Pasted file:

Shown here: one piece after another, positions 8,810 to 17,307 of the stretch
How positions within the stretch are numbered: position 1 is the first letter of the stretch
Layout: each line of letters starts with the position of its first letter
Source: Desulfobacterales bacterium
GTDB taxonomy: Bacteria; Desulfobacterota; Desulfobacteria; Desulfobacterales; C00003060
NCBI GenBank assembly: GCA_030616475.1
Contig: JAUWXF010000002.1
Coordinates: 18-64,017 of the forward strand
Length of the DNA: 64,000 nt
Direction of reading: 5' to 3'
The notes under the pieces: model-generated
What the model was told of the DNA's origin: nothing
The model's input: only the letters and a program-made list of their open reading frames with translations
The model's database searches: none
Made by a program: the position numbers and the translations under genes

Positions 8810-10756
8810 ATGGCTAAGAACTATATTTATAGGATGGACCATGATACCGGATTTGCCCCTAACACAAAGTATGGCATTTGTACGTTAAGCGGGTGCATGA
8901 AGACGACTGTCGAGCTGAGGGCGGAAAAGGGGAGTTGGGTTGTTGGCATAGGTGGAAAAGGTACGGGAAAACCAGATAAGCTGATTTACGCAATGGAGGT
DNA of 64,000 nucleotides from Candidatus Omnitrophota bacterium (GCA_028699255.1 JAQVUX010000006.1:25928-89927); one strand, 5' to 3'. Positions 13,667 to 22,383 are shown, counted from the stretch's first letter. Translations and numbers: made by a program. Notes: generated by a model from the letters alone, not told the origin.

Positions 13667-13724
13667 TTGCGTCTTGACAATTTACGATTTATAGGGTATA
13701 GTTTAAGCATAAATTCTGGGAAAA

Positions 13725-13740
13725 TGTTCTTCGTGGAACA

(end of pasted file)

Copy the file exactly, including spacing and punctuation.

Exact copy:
Shown here: one piece after another, positions 8,810 to 17,307 of the stretch
How positions within the stretch are numbered: position 1 is the first letter of the stretch
Layout: each line of letters starts with the position of its first letter
Source: Desulfobacterales bacterium
GTDB taxonomy: Bacteria; Desulfobacterota; Desulfobacteria; Desulfobacterales; C00003060
NCBI GenBank assembly: GCA_030616475.1
Contig: JAUWXF010000002.1
Coordinates: 18-64,017 of the forward strand
Length of the DNA: 64,000 nt
Direction of reading: 5' to 3'
The notes under the pieces: model-generated
What the model was told of the DNA's origin: nothing
The model's input: only the letters and a program-made list of their open reading frames with translations
The model's database searches: none
Made by a program: the position numbers and the translations under genes

Positions 8810-10756
8810 ATGGCTAAGAACTATATTTATAGGATGGACCATGATACCGGATTTGCCCCTAACACAAAGTATGGCATTTGTACGTTAAGCGGGTGCATGA
8901 AGACGACTGTCGAGCTGAGGGCGGAAAAGGGGAGTTGGGTTGTTGGCATAGGTGGAAAAGGTACGGGAAAACCAGATAAGCTGATTTACGCAATGGAGGT
DNA of 64,000 nucleotides from Candidatus Omnitrophota bacterium (GCA_028699255.1 JAQVUX010000006.1:25928-89927); one strand, 5' to 3'. Positions 13,667 to 22,383 are shown, counted from the stretch's first letter. Translations and numbers: made by a program. Notes: generated by a model from the letters alone, not told the origin.

Positions 13667-13724
13667 TTGCGTCTTGACAATTTACGATTTATAGGGTATA
13701 GTTTAAGCATAAATTCTGGGAAAA

Positions 13725-13740
13725 TGTTCTTCGTGGAACA